The Fed’s Confession: We Can Avoid A Crash At The End Of QE If Everybody Believes That Everybody Believes In A Mirage....
What an army of rabble-rousers, economists (those banished from the mainstream media), and bloggers, including your humble servant, have been hammering on for years, a study by the San Francisco Fed now finally confessed: Quantitative Easing didn’t do a heck of a lot of good for the real economy.
Whatever it did for Wall Street, and however it shifted wealth to the upper echelon of society, and however it destroyed what little remained of the free markets, and whatever distortions, misallocations, and bubbles it created, QE had “at best,” – emphasis mine – “moderate effects on economic growth,” the study said.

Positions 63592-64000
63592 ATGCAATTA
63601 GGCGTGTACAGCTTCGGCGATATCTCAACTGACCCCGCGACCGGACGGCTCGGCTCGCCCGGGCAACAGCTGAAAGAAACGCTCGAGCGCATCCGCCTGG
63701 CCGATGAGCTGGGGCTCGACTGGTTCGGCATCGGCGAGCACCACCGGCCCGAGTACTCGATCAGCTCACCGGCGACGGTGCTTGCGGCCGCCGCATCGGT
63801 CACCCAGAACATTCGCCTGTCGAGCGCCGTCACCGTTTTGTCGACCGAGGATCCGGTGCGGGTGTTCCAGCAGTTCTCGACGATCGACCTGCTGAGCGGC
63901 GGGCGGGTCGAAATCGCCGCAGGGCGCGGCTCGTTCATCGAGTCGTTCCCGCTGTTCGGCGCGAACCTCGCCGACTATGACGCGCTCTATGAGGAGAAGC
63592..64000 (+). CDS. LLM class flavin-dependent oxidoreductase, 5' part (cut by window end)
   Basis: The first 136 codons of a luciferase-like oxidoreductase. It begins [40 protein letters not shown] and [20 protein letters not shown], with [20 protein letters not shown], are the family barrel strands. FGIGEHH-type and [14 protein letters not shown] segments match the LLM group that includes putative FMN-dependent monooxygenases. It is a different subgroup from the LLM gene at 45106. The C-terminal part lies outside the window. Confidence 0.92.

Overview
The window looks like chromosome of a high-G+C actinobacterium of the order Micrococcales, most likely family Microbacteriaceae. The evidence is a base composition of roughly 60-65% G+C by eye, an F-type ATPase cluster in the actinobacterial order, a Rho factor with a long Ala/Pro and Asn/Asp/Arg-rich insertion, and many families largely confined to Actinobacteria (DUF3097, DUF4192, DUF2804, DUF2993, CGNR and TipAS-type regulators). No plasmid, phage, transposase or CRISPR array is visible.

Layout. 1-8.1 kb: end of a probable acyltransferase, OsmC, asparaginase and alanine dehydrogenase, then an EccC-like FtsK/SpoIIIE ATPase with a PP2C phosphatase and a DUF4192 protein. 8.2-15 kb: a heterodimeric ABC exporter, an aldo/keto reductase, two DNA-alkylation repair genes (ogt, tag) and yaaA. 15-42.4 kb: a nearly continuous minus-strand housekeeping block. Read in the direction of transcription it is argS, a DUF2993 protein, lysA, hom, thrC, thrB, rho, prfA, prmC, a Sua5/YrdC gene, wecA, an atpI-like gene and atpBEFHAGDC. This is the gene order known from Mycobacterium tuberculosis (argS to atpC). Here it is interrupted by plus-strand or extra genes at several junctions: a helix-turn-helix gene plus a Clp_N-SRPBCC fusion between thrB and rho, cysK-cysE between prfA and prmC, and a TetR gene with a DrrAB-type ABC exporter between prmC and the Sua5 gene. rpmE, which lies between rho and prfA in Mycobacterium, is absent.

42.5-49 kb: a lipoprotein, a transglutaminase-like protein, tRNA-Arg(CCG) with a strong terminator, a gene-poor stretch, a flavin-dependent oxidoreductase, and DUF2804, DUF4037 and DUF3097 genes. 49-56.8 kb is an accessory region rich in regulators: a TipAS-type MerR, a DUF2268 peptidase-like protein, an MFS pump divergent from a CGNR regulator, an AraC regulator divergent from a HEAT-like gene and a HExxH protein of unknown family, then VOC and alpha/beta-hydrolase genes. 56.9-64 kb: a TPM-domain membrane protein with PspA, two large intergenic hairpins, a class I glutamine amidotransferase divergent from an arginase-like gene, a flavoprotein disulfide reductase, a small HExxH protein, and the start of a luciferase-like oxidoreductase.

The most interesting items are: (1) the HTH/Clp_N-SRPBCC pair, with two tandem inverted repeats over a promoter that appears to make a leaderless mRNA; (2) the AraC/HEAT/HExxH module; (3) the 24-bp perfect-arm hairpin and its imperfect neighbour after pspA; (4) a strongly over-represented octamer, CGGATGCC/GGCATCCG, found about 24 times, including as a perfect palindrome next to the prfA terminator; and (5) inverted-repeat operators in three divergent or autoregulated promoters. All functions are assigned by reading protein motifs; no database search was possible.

It estimated that the effects of QE on GDP growth were “smaller and more uncertain than a conventional policy move of temporarily reducing the federal funds rate by 0.25 percentage point.” So almost nothing, despite the Fed’s nearly $3-trillion money-printing and bond-buying binge.
The crux of the Fed’s confession: if anything has impact, it isn’t the actual money, but words. “Our analysis suggests that communication” – emphasis mine – “about when the Fed will begin to raise the federal funds rate from its near-zero level will be more important than signals about the precise timing of the end of QE3.”